The main argument for a meta template tag system at this stage is that the current system has been built up piecemeal and therefore doesn’t always make sense, but can’t be tinkered with too much because it would break too many themes. In the sidebar, for example, we ‘list’ categories and pages but ‘get’ archives and the calendar (while, elsewhere, ‘get’ is reserved for data that’s fed into other functions). Some tags include a gratuitous ‘wp_’, some don’t. You can’t put the date on every post without breaking the user’s ability to set the date format in the options panel.

    I have this idea that code is supposed to be logical, and it bothers me when it’s not. I’d like an intuitive, consistent tag system sitting on top so I don’t have to deal with the messy stuff unless I absolutely have to.

  4. Lloyd Budd said

    The ideas and the actually projects selected are chosen by the volunteers who are generously donating their time. Next year you are welcome to generously donate your time to mentor a student.

  5. So it’s Google and the students who’ve decided to push you in a CMS direction with no input from you at all? OK then.

  6. Lloyd Budd said

    Are we speaking a different language? “push you in a CMS direction”?

    As you well know WordPress is a web publishing platform. That pretty much makes it a CMS and great for many people’s online publishing needs whether blogs or otherwise. Many things it does well, many things you would want a “true” CMS for.

    I would have loved to have seen a project where other blogging platforms were considered, and I plan to recommend at least one of the projects looks at least at one of them.

    Maybe we learn something from one of the other CMS that we already consider one of our specialties, or maybe it is outside of our areas of competency. Maybe it is just a failure, but you never know until you try — and we have some very talented people trying this summer!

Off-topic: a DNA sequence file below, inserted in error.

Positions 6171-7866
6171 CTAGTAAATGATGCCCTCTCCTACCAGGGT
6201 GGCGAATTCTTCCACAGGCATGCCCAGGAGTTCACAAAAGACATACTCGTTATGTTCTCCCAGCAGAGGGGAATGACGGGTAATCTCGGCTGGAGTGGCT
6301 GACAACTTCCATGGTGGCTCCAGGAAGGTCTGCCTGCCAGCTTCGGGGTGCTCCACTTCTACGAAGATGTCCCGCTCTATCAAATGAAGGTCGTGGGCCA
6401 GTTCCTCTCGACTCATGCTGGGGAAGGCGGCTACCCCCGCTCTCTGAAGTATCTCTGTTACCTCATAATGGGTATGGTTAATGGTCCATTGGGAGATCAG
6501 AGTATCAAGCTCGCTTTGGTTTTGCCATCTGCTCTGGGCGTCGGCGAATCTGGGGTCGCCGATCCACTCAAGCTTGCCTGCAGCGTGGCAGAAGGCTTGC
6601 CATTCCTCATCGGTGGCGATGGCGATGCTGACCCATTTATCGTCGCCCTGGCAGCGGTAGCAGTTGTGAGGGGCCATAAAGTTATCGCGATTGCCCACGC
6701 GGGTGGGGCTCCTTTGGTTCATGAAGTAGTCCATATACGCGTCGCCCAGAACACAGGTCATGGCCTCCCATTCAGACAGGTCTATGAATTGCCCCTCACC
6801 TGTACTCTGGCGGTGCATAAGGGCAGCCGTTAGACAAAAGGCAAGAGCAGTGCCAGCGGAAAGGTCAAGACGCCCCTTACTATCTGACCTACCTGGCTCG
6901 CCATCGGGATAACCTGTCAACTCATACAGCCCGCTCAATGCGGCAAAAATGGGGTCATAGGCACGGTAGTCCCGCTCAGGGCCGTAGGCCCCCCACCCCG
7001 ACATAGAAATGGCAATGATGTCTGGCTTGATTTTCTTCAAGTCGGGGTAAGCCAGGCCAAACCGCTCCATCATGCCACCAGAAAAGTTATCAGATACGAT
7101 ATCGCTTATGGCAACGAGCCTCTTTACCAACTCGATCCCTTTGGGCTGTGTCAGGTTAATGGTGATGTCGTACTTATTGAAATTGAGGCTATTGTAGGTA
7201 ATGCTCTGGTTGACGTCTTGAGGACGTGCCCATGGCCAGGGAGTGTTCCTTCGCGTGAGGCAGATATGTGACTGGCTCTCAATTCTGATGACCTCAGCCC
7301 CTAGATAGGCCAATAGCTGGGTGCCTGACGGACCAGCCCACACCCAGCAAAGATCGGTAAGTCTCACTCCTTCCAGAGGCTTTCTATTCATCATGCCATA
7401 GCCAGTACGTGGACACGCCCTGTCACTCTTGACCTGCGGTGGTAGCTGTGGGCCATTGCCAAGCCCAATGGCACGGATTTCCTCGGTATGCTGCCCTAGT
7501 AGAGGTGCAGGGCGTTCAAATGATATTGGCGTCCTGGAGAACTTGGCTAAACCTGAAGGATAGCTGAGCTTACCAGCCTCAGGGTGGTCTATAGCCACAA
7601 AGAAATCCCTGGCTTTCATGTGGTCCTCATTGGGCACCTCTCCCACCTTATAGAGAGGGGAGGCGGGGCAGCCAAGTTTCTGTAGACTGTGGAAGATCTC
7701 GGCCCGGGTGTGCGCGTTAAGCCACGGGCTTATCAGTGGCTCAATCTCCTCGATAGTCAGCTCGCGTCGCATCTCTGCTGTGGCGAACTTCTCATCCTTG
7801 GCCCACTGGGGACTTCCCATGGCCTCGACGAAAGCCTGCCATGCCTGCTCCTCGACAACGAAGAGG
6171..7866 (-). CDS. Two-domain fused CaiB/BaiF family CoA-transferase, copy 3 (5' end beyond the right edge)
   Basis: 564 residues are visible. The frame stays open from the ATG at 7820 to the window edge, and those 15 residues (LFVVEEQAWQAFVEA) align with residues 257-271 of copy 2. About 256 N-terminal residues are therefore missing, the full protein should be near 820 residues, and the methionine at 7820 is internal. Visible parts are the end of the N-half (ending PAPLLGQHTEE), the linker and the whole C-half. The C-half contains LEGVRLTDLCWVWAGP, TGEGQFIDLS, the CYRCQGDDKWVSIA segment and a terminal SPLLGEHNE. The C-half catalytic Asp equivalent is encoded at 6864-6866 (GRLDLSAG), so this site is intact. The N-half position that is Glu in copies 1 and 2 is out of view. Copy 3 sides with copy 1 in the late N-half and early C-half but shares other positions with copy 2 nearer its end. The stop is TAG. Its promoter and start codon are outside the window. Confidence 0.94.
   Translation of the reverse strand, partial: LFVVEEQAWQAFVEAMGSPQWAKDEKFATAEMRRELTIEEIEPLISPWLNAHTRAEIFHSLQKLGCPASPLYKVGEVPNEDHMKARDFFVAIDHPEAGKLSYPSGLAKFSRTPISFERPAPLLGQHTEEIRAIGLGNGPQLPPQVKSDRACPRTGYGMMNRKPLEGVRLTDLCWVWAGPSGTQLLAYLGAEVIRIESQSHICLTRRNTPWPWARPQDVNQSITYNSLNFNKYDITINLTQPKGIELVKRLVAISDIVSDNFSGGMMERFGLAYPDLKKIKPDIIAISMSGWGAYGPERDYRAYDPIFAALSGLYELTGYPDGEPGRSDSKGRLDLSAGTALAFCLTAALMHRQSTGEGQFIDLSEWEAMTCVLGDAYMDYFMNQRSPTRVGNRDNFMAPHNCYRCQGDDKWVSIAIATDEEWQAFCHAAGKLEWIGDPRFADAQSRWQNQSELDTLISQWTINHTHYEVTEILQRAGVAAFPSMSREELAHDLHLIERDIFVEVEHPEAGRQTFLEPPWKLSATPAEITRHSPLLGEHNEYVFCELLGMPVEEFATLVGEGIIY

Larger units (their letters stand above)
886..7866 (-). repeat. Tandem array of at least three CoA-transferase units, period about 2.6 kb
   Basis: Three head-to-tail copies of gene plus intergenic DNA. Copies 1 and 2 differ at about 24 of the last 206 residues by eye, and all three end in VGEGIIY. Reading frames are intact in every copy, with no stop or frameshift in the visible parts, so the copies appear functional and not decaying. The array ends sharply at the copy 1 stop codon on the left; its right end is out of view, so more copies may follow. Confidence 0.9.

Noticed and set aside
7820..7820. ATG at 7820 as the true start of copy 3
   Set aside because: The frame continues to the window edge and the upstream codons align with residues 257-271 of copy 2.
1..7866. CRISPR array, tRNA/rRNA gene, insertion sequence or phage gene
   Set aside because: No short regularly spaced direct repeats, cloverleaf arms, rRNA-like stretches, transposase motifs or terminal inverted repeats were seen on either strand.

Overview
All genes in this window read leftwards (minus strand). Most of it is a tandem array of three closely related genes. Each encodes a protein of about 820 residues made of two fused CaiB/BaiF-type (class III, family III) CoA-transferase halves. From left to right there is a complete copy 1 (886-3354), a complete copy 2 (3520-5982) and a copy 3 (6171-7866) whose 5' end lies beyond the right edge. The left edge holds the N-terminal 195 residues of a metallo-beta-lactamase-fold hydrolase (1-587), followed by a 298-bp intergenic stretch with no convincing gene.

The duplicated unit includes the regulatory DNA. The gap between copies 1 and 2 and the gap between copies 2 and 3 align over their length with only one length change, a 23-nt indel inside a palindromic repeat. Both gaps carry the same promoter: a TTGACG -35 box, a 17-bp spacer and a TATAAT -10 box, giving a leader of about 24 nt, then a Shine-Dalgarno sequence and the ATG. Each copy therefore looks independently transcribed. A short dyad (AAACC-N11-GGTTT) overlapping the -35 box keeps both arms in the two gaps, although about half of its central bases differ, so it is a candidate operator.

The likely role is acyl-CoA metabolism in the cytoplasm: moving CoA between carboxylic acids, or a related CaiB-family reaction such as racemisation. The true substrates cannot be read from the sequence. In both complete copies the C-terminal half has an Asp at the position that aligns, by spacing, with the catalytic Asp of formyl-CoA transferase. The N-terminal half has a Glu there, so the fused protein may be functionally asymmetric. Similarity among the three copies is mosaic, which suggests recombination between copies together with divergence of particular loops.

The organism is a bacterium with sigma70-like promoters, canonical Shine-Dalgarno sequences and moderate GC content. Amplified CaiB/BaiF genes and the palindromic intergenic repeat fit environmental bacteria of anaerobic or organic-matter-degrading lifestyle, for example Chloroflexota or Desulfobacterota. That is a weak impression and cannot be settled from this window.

But you knew all that, so I am not sure why you write nonsense like “with wordpress.org becoming an increasingly bulky and complex tool aimed at power users”.

    Is there something I can do to help make you just a little bitter happier?

  7. Root said

    Lloyd I think you are being a bit defensive and a bit harsh. WP has become schizophrenic. Com has gone commercial. Org is the rump. Certainly bulky, bug ridden, and noticeably slower than 2 years ago and as always with very uncertain security. What makes it worse is that all the highly desireable qualities of an entrepreneur running a successful business are the complete antithesis of Open Source Development. Many very skillful people have lost faith in WP. There are a number of good reasons for that.

  8. Lloyd Budd said

    Root, how can I make it better? Why so focused on the problems instead of at least suggesting solutions?

    Although, I disagree with “Highly desirable qualities of an entrepreneur running a successful business are the complete antithesis of Open Source Development.” generally statements like that don’t do much for me. I like to talk specifics.

  9. I agree with Bryan that CMS capabilities shouldn’t have to equal bulk, but the unfortunate fact is that the wordpress core has been putting weight on at an alarming rate. When I first started using WP I could FTP all the files on a dial-up connection (it wasn’t a pleasant experience, true, but it was within the bounds of possibility). Nowadays, I baulk at uploading them through broadband.

    Weren’t plugins supposed to make WP a modular system, with the core download remaining a light, basic blogging tool and advanced CMS-style functionality being added through third-party plugins? The WP philosophy used to be that if there was a feature you wanted and didn’t have, you made a plugin to supply it, rather than nagging the developers to put it in the next release. And if it was a good plugin, the community would embrace it. And if it was a really good plugin, it might get rolled into core. Nowadays it seems like there is a lot of stuff in core for the benefit of newbies who are apparently incapable of installing them as plugins (rich text editing, widgets, trendy ajaxified post page, smileys). And there is an ideas forum where users nag Matt about what to put in the next release and plugin developers are conspicuous by their absence.